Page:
"There is no ownership continuity and no sense of personal responsibility."

Acknowledge that print is dead. "It's not challenged, and it's not struggling--it's dead and ready for internment."

Phase out the print newspaper.

Modify the print product to a slimmed down "express" newspaper that directs readers to the web site for the full story.

The print edition will be no more than "fries accompanying the burger."

Raise circulation prices, make consumers pay for the luxury of delivery.

Plan to publish a print edition once, or maybe only a couple days, per week.

Buy the Los Angeles Daily News and get consolidation savings.

Develop a lean overhead and a local, conversational focus.

Develop a Lakers fan application for mobile devices, using Sports section content.

The LAT web site is unimpressive, not creative, does not allow for enough interactivity and isn't translated into Spanish.

Partner, partner, partner.

Be the authority on local.

Offer one stop integrated advertising for print and web. Buying advertising "should be no more difficult than shopping at"

Monetize white papers, research papers, and in depth analysis with selective consumer pay models.

Develop new revenue streams from delivering news content and geo-specific advertising to mobile and other devices.

Expand audio visual advertising formats on the web.

One student summed up the challenge: "Turning the Times around and preparing it for the next wave of information technology innovations require more than strengthening the Times online presence and using the same old print business model to bring in the revenues....The Times has to watch the technology market closely, collaborate with device makers, be on the forefront of the art and science of digital delivery (e.g., user interface designs), and begin developing revenue models for a range of scenarios."

Well said.

Sunday, April 5, 2009

Newspaper Arrogance: Who Knows Best

I had hoped it might have been weaned out of the system by the current crisis, but I keep running into what I'll call newspaper arrogance. It is that only those journalists in the newsrooms of our nation's newspapers really know the TRUTH. One journalist who spoke to my graduate class at USC's Annenberg School recently said something to the effect: I'll admit that there is a lot of diverse information on the internet, but 80% of it is moronic.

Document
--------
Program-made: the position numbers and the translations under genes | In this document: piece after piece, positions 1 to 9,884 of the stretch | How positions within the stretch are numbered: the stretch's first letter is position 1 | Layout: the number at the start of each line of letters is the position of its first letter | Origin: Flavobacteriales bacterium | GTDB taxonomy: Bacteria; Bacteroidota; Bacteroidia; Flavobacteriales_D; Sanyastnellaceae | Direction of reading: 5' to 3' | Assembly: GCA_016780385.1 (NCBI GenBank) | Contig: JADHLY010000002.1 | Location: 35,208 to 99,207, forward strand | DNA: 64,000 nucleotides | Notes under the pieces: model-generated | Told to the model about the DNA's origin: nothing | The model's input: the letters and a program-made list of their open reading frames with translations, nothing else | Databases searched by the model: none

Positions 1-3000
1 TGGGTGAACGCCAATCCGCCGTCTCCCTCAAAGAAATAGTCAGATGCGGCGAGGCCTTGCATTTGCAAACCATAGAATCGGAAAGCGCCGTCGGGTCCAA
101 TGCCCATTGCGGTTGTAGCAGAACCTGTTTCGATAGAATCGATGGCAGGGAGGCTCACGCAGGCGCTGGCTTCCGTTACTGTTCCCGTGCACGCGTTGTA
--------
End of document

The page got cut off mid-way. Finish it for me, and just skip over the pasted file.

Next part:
I've had the exact opposite experience reading blogs and web sites. I learn a lot from not very well known, but sometimes very smart observers. Yes, the original beat reporting may not be as well done, (or could even disappear given the economic state of newspapers and that is a problem) but on the web you can get information directly from the horses mouth, so to speak.

I agree with Robert Niles latest post: Newsrooms can't expect j-school graduates with one 200-level econ course to their credit to be able to attract an audience covering the business beat when they are competing with bloggers who have PhDs in economics, or years of industry experience.

Yes, the reader has to ferret out the bias, understand that a particular blogger may have an ax to grind, or an industry to protect, but the ability to actually get at the raw data, the survey results that the journalist summarizes, the congressional report that the reporter references, make the internet a better source of accurate information in the long run; it's just that you don't have an editor as gatekeeper or proof reader to guard against mistakes, bias and omissions, so you have to do it as a critical reader. Yourself. And that's a little more time consuming, but not so awfully bad.